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Lazio – Latium


Lazio, also referred to Latium, is one of 20 regions in Italy. It encompasses the provinces of Frosinone, Latina, Rieti, Roma, and Viterbo. Lazio was once home to the Etruscan and Latin peoples which eventually evolved into the Romans. Lazio was part of the Papal States, the territory held by the Vatican until the 1860’s. The capital of the Lazio region is Rome which is also the capital of the Italian republic. Rome did not join the united Italy until 1870.

Like most areas that were once part of the Papal State, Lazio was traditionally poor with little in the way of economic development until recently. Lazio now contributes 10% of the GDP and is one of the most important regions in Italy. Aside from tourism Lazio derives is wealth from agriculture pursuits such as vegetable farming and wine making as well as key industries such as machinery manufacturing, textiles, pharmaceuticals, and publishing. The film industry has a steady base in Lazio. Lazio sports a population of nearly 5.2 million, constituting 9% of the total Italian population. 75% of the population in the region is employed in activities related to the public administration and research fields.

Alleyway in Soriano del Cimino, a small village in Lazio.
Alleyway in Soriano del Cimino, a small village in Lazio. Ph. milla74 on depositphotos

The region of Latium covers about 17 kilometers and is roughly shaped like a backwards lower case ‘y’. It borders Umbria, Marche, Abruzzo, Tuscany, Molise, and Campania. The eastern border of the region is formed by the Tyrrhenian Sea. The Ponzian Islands, opposite of the southern coast, are also considered part of Latium. Lazio has numerous national parks, lakes, rivers, mountains, and a stunning coast line which contribute to its prominence as a popular tourist destination in Italy. The countryside begins with majestic mountains in the south and east gently sloping down to rolling hills in the north. The over all climate is mild and favorable. The Tiber River runs through Lazio and is the third longest river in Italy. It flows from Mount Fumaiolo to the Tyrrhenian Sea. It is named after the mythical king Tiberinus who drowned in it. The river, then named Albula, was renamed in his honor. The Tiber was also the site where Romulus and Remus, the legendary founder’s of Rome, were abandoned and later found by a she-wolf. It also served as an important trade route despite its heavy flooding.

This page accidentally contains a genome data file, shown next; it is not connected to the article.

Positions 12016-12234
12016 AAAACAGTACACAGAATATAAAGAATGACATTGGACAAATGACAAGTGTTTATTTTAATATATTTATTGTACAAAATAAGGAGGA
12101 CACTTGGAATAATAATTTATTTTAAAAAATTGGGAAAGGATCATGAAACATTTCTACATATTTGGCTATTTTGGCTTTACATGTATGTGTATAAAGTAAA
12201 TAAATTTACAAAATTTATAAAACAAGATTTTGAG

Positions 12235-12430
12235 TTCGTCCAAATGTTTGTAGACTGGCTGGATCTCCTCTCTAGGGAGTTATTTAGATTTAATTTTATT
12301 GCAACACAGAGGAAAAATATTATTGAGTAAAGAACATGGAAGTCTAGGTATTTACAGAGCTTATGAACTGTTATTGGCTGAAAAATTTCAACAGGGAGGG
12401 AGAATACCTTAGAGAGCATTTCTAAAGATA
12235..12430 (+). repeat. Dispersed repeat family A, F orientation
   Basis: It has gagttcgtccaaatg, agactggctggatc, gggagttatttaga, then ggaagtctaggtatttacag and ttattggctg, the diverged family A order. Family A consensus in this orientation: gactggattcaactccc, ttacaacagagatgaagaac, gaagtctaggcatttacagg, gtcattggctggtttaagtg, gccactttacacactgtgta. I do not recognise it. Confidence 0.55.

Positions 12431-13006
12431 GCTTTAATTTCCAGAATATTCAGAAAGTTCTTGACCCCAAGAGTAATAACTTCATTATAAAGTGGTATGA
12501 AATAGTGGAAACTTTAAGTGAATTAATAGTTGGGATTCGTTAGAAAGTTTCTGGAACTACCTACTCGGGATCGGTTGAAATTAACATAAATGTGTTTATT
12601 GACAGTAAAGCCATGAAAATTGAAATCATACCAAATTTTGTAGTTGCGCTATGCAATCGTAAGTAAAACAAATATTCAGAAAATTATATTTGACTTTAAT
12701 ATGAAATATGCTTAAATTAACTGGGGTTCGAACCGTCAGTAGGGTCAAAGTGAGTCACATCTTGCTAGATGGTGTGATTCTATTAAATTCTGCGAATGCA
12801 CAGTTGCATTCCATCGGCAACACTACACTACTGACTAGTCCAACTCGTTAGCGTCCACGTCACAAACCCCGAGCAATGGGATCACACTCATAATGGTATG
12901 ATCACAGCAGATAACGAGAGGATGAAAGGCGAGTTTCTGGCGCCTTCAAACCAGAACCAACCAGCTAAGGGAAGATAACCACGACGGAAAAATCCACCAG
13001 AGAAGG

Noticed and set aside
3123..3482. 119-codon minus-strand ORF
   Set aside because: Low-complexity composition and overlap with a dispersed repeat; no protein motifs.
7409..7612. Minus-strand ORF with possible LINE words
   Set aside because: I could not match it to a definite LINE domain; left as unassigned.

Lazio is well known for its parks and lakes. Among them the Lake Posta Fibreno, near Sora, receives many visitors because it plays home to a floating island that drifts over the water. This island was created by algae, weeds, bushes, and trees slowly becoming compacted into a mass of peat. Circeo National park covers an area of 8,500ha and hosts 25 species of migratory birds, great oak forests, and the largest number of animal species of any natural refuge in Italy. The park also includes a system of underground caves which have produced many fascinating prehistoric relics.

Latium is extremely well known for its arts, history, architecture, archaeology, religion and cultural influence on Italy as a whole. Because of its proximity to the Vatican the majority of Lazio’s population is Catholic, however there are scattered pockets of Jewish and Islamic peoples. From the middle ages to the eighteen century it served as the cultural epicenter for all forms of artistic and scientific creation. One can not turn around without being confronted with memories of the past, from small outlying stone churches and rural castles to cathedrals and museums in the bustling cities, Lazio is a region well decorated by some of the most influential artists ever born. Scenic drives through the country side are dotted with small castles; these are often lit for night time viewing. In fact, most of Lazio’s artistic monuments are beautifully lit at night.

Latium hosts lots of events, fairs and exhibitions. A partial list includes:

  • Alatri hosts a sacred reenactment of the Passion Play in April.
  • Sermoneta hosts a historical reenactment of the battle of Lepanto in October.
  • Tarquinia hosts a historical parade and jousting tournament in May.
  • Greccio host a reenactment of St. Francis building the first nativity scene on Christmas Eve.
  • Acquapendente hosts the “I Pugnaloni” historical pageant in May.
  • Castel Madama hosts a historical pageant and horse race in July.
  • Genzano hosts the Flower Carpets Pageant in June.
  • Rome hosts the Festa de’ Noantri in July.
  • Rieti hosts the Palio Horse Race in July.
  • Sant’Oreste hosts the Festival of the Madonna in May.
  • Velletri hosts the Festival of St. Anthony Historical Parade and Jousting Tournament in January.
  • Bolsena also host a similar Flower Carpets Pageant in June.

Lazio has recently gained world recognition with their Italian football team the Società Sportiva Lazio which was founded in 1900. In 2004 Claudio Lotito became the president of the series A team.  Their uniform colors are sky blue and white, their mascot is the eagle, and they train in the Centro Sportivo de Formello. Italian football (or soccer) draws many fans, and unlike crowd goers at American soccer games, Italian soccer fans are prone to violent uprisings in support of their teams. Usually, no one is injured in these altercations, but the conduct would surprise most U.S. tourists.

To truly enjoy a visit to Lazio it is important to visit some of the smaller, outlying towns. Many are not only exceptionally beautiful against their rustic mountains settings, but are home to many medieval ruins as well. Also travelers should visit smaller churches as well as large cathedrals for their amazing architecture. Before returning home remember to shop at one of the many street markets for the perfect souvenir.

Lazio by Jamie Sue Austin

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